Wednesday, July 11, 2012

reversible flannel receiving blankets with decorative stitching...

I decided to start my baby sewing with some simple flannel receiving blankets.  

They sell receiving blankets in the store for pretty cheap, but I found that most of them weren't very soft.  Plus, I like to buy flannel when it's on sale, so I already had a couple of cute prints on hand.

This is a REALLY easy project, too--perfect for beginners.  And you get to use some of those decorative stitches on your machine!  (I always want to play around with them, but never have a reason to...)

To make one of these little blankets, you will need:

1 yard of flannel for the front
1 yard of co-ordinating flannel for the back
thread (preferably in a fun, contrasting color)
rotary cutter or scissors
sewing machine
small round bowl or plate

I started by pre-washing my fabric.  Some people do it, others don't.  You decide.  I like to get the shrinkage out of the way.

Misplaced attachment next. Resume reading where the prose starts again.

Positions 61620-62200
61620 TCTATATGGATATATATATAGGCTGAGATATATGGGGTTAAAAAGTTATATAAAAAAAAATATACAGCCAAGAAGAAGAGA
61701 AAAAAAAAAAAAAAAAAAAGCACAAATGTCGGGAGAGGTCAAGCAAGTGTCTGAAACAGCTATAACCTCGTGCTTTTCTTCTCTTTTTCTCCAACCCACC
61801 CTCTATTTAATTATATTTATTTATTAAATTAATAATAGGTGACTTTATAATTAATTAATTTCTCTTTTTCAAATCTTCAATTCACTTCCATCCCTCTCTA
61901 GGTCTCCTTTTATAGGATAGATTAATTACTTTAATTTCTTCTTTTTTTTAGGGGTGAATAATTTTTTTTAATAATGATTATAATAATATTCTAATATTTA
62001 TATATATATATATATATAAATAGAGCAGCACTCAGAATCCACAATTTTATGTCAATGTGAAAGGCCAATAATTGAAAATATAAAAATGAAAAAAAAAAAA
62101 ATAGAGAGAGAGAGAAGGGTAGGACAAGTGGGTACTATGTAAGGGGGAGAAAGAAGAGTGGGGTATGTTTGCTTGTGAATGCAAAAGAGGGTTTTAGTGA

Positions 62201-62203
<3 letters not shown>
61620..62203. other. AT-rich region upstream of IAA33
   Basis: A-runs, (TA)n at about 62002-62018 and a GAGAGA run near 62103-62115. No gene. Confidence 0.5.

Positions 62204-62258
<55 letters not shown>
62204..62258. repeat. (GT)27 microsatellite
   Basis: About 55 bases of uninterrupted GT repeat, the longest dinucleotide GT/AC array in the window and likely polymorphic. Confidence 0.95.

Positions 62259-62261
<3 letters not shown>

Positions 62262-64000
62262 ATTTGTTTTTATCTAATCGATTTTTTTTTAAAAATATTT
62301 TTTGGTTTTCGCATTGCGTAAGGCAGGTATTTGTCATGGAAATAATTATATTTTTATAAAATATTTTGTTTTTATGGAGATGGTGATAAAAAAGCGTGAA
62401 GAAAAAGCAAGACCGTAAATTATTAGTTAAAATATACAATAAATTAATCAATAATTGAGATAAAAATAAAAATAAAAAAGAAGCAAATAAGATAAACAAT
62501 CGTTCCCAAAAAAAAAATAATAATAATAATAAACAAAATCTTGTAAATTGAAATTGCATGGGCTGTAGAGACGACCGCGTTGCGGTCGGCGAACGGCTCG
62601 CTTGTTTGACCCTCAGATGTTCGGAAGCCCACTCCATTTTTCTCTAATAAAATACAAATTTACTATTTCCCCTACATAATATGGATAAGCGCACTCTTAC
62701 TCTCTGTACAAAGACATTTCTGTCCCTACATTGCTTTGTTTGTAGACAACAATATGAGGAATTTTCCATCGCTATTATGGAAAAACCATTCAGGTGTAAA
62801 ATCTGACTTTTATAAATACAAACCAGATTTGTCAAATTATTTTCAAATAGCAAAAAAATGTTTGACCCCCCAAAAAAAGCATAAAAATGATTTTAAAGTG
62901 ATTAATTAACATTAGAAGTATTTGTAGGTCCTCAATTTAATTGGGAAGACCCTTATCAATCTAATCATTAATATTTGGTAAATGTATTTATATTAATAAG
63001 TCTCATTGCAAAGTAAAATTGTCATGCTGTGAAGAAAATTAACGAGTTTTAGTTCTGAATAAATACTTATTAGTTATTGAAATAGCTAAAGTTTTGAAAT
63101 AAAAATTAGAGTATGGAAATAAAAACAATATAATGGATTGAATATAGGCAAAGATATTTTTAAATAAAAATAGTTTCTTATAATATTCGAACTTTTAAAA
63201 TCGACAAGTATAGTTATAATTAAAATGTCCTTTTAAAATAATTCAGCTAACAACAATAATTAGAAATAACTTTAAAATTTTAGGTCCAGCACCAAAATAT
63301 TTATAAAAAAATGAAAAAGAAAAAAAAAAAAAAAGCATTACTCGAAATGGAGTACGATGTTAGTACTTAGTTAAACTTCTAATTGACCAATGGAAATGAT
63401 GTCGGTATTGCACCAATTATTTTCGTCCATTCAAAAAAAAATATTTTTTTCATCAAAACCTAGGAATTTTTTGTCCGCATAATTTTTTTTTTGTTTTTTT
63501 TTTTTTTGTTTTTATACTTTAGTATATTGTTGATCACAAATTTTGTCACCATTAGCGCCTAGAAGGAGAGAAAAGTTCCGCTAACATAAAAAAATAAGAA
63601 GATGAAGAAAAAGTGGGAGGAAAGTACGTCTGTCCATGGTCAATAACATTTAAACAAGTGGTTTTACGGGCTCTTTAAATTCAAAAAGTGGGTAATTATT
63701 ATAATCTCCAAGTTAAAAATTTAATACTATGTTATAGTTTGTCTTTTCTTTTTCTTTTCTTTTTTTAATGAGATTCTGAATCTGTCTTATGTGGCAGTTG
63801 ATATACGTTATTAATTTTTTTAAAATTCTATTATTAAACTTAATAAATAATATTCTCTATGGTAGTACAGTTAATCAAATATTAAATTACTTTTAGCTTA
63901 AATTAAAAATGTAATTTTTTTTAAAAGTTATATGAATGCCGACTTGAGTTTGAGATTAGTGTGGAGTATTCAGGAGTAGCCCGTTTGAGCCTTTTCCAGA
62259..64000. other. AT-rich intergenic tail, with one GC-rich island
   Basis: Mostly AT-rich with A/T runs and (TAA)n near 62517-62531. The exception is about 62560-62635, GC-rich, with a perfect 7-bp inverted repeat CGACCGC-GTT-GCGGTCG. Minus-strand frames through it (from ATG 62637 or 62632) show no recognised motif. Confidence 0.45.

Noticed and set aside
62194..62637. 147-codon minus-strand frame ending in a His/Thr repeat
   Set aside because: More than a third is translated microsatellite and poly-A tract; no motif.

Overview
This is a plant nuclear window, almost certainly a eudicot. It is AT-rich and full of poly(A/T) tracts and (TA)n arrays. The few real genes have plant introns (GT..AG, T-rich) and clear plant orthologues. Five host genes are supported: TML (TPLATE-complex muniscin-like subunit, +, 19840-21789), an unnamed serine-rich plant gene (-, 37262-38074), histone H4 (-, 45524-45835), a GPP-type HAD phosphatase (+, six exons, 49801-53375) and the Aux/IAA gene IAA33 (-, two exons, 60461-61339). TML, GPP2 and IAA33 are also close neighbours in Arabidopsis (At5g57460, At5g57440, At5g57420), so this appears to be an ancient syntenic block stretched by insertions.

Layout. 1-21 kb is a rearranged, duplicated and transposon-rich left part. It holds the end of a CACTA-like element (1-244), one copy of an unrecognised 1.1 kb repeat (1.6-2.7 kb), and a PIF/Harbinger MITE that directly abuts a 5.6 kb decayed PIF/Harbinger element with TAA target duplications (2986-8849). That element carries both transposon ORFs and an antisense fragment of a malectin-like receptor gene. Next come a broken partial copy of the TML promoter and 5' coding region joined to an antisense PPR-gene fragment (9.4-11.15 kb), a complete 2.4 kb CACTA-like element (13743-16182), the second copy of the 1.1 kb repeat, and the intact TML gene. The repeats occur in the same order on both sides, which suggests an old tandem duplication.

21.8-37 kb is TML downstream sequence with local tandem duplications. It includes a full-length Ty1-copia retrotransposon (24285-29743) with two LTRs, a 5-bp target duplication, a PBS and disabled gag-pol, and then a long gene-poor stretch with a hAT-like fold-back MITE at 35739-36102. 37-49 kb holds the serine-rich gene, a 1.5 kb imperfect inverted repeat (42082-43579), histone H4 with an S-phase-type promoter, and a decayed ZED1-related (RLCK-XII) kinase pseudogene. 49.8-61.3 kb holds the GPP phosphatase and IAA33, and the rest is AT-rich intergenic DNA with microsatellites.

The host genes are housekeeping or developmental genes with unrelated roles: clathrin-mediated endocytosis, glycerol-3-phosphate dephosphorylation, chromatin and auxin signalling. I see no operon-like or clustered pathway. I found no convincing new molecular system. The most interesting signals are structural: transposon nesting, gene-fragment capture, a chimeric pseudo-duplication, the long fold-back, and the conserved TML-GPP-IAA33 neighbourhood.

Next, cut your fabrics into squares.  Since your flannel is 44" wide and 36" (1 yard) long, ideally you would end up with 36 x 36" cuts...but oftentimes you'll find they cut your yardage very crooked at the cut counter.  And if you pre-washed, you'll have some shrinkage.  So once I squared up my fabrics, each of my blankets were more like 32 x 32"--some a little smaller, some a little bigger.  (You can really make these whatever size or shape you want.  I just read online that 34-36" squares are good for swaddling, so I kind of went that route.)

Okay--so you should have 2 squares of flannel cut to the same size.  Make sure they are right-sides together.  Take your little bowl or plate and place it in the corner...

Now use your rotary cutter to trace around the bowl and round off the edge.  If you don't have a rotary cutter, just trace the curve with a marker and trim it off with your scissors.  Repeat for each corner.

Pin your two layers together, then head to your sewing machine and straight stitch all the way around using 1/2" seam allowance, leaving a 5" gap for turning.